Her mother valued education for her children, taking a second job in order to send the three youngest ones to private school. Through the encouragement of her mother, Perumean entered East Los Angeles College and studied to receive her secretarial science certificate.

“My dream was to be an office worker, be a secretary or be an administrator,” she said. “That was my goal, to be educated, to have a prominent position — and I did.”

Now 79 years old, Perumean is focused on staying healthy, as her health has declined with age. She joined Medicare when she turned 65, which she said has been “tremendous” for her because it costs significantly less than the hundreds of dollars per month she was paying for Medi-Cal Kaiser coverage.

She also has a goal to “enjoy every day.”

“What has helped me is that they have a lot of opportunities for engaging.”Rachel Perumean

Yet with age came loneliness — “I don’t talk to a lot of people anymore, being this age and not being out there in the workplace,” Perumean said. So she frequents the Potrero Heights Senior Center, one of the many senior service centers within Los Angeles County, where she can join activities from art and dance classes to holiday get-togethers. “What has helped me is that they have a lot of opportunities for engaging.”

Perumean said she never received retirement income due to her work, and her husband was ineligible as he passed away younger than the age of retirement, but she has still managed to live a comfortable lifestyle.

“I never even thought of me being 79, so I’m very limited financially,” she said. “It’s not too bad. It is bad, but I can live with it because I’ve never been very ambitious in terms of material things. In fact, I went full circle because I have been living in a garage for the last five and a half years.”

Perumean remodeled the garage within her home into a studio apartment to live in so one of her sons and his family could move into the house.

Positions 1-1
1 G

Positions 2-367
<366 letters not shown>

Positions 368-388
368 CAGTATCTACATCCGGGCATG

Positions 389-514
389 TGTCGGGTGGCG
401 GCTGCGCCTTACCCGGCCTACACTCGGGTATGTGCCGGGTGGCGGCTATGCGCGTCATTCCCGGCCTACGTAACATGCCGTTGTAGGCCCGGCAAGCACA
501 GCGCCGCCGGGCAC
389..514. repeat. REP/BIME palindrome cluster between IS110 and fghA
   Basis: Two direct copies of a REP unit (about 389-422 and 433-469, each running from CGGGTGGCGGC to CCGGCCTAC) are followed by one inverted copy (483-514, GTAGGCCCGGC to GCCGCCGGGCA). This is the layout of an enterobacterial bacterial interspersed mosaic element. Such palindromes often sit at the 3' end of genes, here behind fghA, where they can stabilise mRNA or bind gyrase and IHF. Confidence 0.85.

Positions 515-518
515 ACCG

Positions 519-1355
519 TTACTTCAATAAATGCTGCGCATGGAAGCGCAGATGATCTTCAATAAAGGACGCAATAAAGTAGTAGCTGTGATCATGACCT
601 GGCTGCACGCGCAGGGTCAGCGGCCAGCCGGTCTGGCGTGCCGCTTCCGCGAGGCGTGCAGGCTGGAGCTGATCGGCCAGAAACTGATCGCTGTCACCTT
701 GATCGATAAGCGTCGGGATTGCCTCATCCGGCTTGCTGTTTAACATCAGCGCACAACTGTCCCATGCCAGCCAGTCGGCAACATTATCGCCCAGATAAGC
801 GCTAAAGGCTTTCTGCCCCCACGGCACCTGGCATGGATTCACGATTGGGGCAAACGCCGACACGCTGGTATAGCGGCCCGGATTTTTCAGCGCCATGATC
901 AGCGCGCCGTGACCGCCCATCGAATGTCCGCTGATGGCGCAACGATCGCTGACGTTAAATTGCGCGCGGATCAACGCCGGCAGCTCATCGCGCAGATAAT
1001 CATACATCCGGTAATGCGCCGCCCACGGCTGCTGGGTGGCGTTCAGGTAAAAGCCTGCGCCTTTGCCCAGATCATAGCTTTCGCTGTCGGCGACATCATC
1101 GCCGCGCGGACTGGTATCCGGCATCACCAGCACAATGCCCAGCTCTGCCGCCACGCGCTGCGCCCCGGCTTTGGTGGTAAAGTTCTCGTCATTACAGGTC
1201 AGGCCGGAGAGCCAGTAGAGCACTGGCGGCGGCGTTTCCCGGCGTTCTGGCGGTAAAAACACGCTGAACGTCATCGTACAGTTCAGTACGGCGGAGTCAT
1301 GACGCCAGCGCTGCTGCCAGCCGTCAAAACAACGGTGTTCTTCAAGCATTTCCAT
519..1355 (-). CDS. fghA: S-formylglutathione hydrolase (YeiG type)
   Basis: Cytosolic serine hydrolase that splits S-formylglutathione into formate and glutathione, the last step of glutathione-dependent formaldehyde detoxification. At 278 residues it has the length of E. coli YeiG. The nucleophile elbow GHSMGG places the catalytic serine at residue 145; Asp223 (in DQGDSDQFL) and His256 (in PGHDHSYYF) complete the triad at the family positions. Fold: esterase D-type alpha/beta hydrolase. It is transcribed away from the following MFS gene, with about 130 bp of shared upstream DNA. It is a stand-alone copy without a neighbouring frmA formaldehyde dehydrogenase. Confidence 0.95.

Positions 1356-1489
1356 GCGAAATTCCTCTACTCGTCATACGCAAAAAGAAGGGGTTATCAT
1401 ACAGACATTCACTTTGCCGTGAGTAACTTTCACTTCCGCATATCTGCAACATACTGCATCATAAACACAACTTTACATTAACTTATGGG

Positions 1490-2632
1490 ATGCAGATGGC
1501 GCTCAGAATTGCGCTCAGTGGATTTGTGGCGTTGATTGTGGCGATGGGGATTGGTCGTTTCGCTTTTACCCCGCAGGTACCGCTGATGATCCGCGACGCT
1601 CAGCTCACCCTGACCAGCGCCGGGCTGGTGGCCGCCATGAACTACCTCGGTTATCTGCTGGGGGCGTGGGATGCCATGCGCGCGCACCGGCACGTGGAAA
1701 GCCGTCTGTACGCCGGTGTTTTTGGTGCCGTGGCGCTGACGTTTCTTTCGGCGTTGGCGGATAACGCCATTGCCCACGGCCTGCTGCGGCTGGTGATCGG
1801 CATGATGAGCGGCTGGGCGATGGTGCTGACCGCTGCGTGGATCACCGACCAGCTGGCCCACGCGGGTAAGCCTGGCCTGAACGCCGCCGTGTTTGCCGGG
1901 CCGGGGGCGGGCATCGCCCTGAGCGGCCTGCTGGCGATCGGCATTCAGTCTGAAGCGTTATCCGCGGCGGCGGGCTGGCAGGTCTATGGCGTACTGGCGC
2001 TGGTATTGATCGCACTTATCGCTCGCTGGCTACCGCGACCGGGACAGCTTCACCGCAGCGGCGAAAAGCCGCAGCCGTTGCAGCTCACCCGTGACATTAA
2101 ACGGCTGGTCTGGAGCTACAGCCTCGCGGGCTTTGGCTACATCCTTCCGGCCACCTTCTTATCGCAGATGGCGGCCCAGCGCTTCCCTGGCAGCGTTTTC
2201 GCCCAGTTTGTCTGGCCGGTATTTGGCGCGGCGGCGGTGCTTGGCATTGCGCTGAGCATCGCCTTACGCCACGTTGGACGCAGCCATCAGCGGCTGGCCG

“That’s fine because the tradeoff is, I’m not by myself, and as an older person you don’t want to be by yourself,” she said. “It’s worked out perfectly and I don’t need anything … and I’m so grateful.”

Alex Chung, 55: ‘I want to give back to society’

Alex Chung came to the United States at 35. Immigrating from China, he found himself working 40 hours a week while also studying ESL.

When he first arrived, “I have to start with the scraps,” he told “I did not have a car and I did not have my house. My English was very poor at that time. … That was very difficult for me, to survive at that time.”

He recalled that his biggest worries included paying rent, figuring out how to use the bus and learning English. Chung studied at an “adult school” and eventually received his high school diploma. He furthered his education at Cal State LA, studying electrical engineering. By the time he was 40, he had received his bachelor’s degree.

His experience arriving in the States required Chung to adapt rapidly, which he considers an important skill for any immigrant to thrive in the US.

“You have to be good at multiple things. You have to be very skillful in your career field. You have to be able to get along with other people.”Alex Chung

“You have to be good at multiple things,” he said. “You have to be very skillful in your career field. You have to be able to get along with other people because we, as new immigrants … it is very difficult to plan into American society. In the work I am holding right now, the work environment is consistent of different people of different ethnicities. So we have to adapt to different cultures here.”

Chung views California as a place with many opportunities — including a state program that allowed him to attend university by receiving financial aid. With his degree, he was able to go from working at a restaurant and supermarket to working as an engineering technician.

Chung is now 55 and still working. He was always interested in electronics and finds enjoyment and a sense of fulfillment in his work. He has no plans to retire any time soon.